When it comes to preserving food, I'm much more likely to use my freezer than to break out the canning equipment. Granted, I have a bigger freezer than most, but even without tons of space there are plenty of ways you can preserve food in your freezer to save time and money in the future. Here are my favorites:
Organic produce is expensive, and I try to use every bit. Whenever I am using citrus for it's juice, whether it be lemon, lime or orange, I first zest the peel. If I don't want to use it in the current recipe, I simply put it in a small container in the freezer for the next recipe I come across that calls for zest. That way I don't have to buy a whole new fruit just for the zest!
Ginger is one of those ingredients most people buy for a recipe, and then months later find the remaining stub in the back of a fridge drawer, dried up or moldy. No more! Simply wash your ginger well and stick it in a bag in the freezer. I don't even peel mine- you'll never notice. When you're ready to use it, simply let it sit out for a few minutes to thaw slightly, and using that handy microplane, grate the amount you need. You'll notice most of the peel will just remain on the top of the microplane anyway. The rest goes right back in the freezer. Frozen ginger will last for up to a year!
Fruit and Vegetables
When the harvest season is in full swing, I try to stock my freezer with a number of vegetables that can be enjoyed year round. My favorites are: roasted red peppers, herbs (as pesto or as whole leaves), lightly steamed edamame pods, corn cut off the cob and berries.
It is much cheaper (and tastier!) to cook your own beans than to buy cans. But who has the time and energy to soak and boil every time?!? No worries- simply cook off a large batch at once, and freeze the cooked beans in smaller portions in freezer bags to be pulled out as needed. You could freeze them in can-size portions (about 2 cups) for added convenience. You don't even need to plan ahead- if you need the beans right away, pull them out of the freezer, dump them into a strainer and run hot water until they are thawed. I usually have both chickpeas and black beans stocked in the freezer at any given time, as well as whichever other varieties have caught my fancy recently (right now that's adzuki and cannelloni beans).
It's easy to end up with leftover grains, rice in particular. Instead of letting them go hard sitting in the fridge unused, I freeze my leftover grains and pull them out the next time I want to make veggie burgers. Throw them in the food processor with whatever other ingredients you are using (beans, vegetables, cheese, tofu, herbs etc.) and you're off to a great start!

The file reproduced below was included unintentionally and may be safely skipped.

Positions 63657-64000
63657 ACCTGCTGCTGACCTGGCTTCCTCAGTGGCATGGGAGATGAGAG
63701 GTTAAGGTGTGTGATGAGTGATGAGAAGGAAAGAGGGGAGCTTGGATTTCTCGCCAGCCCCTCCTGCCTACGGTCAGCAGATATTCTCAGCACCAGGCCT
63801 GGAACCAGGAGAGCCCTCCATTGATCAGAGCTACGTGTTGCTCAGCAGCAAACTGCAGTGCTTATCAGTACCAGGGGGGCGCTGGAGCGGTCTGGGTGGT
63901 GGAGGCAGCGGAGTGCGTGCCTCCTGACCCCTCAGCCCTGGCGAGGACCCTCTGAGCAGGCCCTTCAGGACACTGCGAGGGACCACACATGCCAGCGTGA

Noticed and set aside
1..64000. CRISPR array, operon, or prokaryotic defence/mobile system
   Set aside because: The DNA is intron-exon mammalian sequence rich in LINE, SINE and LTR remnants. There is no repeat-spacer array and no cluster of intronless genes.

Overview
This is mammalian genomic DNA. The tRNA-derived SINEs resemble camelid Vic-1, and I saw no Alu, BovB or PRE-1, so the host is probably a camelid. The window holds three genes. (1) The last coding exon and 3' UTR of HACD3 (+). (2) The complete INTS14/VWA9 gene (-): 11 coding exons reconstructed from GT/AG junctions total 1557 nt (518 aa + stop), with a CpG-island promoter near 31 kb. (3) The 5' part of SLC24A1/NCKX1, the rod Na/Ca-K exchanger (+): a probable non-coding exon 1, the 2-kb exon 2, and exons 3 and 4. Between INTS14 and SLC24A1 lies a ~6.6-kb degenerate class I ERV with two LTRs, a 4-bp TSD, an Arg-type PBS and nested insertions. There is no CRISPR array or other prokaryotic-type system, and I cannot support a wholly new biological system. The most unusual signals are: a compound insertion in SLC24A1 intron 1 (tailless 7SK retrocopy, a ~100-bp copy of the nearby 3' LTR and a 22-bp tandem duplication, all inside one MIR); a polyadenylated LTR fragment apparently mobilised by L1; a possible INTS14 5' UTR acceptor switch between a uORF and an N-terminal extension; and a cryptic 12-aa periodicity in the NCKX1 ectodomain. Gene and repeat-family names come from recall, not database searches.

It is much easier to double a meal once in a while than have to cook every single night. I try to do this regularly, and freeze the extra portions in freezer bags, so that I always have a variety of meals to choose from when I just don't have the time or energy to cook. Right now I am stocked with: Pumpkin Baked Mac and Cheese, Tamale Pie, Beet Burgers and Black Bean and Sweet Potato Burritos. Also perfect for a last-minute lunch to bring to work.
I hope this post helps inspire you to put that freezer to work! If you need any extra convincing, it is true that a full freezer actually takes less energy to run than an empty one.
Relax. Eat Well.
Wednesday, May 25, 2016
Wednesday, May 4, 2016
Ramp season. You know it's my favorite. But it is so fleeting! This recipe will allow you to preserve your ramps to enjoy for months to come.
For more on where to look for ramps, how to harvest them sustainably and a recipe for the greens you won't be using here, check out my Wild Dandelion and Ramp Pesto post. Or hop over to find out how to make them into a seriously addicting compound Ramp Butter. Both are great ways to fill your freezer so you will never have to be without.
I happened to have some beautiful pink peppercorns for this recipe, straight from California. In the case that you don't, regular black peppercorns will be just fine. Don't let the type of vinegar stop you either- any mild white vinegar will do- white wine vinegar or rice vinegar for example.
Peppercorn Pickled Ramps
Recipe inspired by Bon Appetit
1 cup ramp bulbs, greens saved for another use
1 tsp pink of black peppercorns
2 bay leaves
2 red chilis
1/4 cup white balsamic vinegar
1/2 cup water
2 tbs. raw sugar
3/4 tsp. salt
Clean ramps well and remove bulbs from greens. Dry and save the greens for another use- they are great in salads or pestos.
Place ramp bulbs, peppercorns, bay leaves and chilis in a pint size mason jar.
In a small pot, bring vinegar, water, sugar and salt to a boil. Pour over ramps to fill the jar. Cool, cover and store in fridge for weeks to months.